The days of candidates flocking to your website to apply for positions is over. Remember, if they are a great employee, you can bet you are not the only one trying to convince them that your organization is the best place for them. Mindsets have shifted. The dialogue is no longer “why should we give you a job”, instead it’s “why our organization will be a great place for you to build your career.” This means we need to rethink our hiring process completely to understand how to present a strong value proposition to prospects. People want to work where the culture is strong and the projects are interesting. How are you communicating that to prospective employees?
All this change gets a whole lot easier when you leverage technology to track and adjust your processes.
To get a clearer picture of your talent acquisition process, take a look at it and break it down into intervals of time between each of the steps between the job posting and the first day on the job – from when a candidate was sourced, to when they were screened, to when they were interviewed, etc.
Considering you have this information available – both the steps and time to fill – a part of the equation you might be missing is how long it takes you to complete each step. This piece of information lets you know right away if there are any steps that are consistently taking longer than others, and gives you a chance to evaluate your processes to make them more efficient. According to Dr. John Sullivan, the steps that tend to hold up the process the most are:
Approving new job postings
Each of these steps can be tracked in an ATS, a great tool to aid you in the reporting of this information. Reporting on the average amount of time in each step can help to identify blockages and where to focus to improve processes and efficiency for future hires. At the end of the day, it’s all about having the right people available at the right time to keep your projects staffed and running smoothly.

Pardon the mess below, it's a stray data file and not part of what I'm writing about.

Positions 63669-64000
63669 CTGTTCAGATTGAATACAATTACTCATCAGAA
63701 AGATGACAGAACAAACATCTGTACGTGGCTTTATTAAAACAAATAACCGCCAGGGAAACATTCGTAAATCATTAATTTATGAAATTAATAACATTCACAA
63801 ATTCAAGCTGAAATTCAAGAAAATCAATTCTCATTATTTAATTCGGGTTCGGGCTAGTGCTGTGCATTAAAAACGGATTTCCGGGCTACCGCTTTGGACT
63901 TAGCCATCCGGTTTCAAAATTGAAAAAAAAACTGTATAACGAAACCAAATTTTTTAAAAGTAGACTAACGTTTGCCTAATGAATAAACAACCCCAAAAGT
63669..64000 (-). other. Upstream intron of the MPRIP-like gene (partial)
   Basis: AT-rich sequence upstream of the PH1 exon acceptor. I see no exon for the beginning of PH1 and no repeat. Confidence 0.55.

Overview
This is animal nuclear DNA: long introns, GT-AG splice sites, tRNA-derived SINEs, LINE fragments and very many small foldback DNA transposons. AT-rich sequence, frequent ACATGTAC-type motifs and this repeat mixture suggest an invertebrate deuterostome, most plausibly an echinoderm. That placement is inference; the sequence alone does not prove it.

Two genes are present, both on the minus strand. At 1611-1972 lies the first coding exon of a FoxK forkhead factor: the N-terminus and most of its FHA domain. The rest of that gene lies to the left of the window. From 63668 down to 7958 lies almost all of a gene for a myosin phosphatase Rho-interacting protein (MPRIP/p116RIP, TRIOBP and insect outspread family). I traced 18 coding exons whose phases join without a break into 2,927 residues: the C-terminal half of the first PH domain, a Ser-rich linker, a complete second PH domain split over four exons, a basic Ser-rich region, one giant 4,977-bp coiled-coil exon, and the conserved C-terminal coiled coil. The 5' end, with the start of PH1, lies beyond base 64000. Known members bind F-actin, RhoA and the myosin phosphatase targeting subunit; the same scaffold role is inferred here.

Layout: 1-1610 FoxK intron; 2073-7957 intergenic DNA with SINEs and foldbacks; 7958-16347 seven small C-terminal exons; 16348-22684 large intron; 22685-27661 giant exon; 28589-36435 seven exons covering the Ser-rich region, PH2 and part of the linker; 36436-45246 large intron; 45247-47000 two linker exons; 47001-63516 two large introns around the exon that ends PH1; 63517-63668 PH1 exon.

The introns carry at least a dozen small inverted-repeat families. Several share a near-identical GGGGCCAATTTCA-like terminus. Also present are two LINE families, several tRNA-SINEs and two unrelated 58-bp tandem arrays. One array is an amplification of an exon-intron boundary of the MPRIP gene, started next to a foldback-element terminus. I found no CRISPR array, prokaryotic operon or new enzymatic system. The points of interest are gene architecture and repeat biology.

For example, through reporting you can identify if you are indeed struggling with approvals of job postings, where to make improvements to the process and if the changes you are making are improving the timing.
How Brilliant HR’s Talent Acquisition solution can help:
When creating a requisition, approvers for that requisition can be established. These approvers then receive email notifications to accept or reject the requisition, with reminders if they do not take action.
You application process can include screening questions that score applicants as they apply to the requisition. These can be used to auto-screen candidates, or you can review these responses as a part of your initial review.
When it is time to interview a candidate, the Brilliant HR ATS gives you the ability to select dates and times to send to the candidate, which they can then accept or reject online.
You can also report on how long each of these steps takes, and evaluate if there are areas you can improve.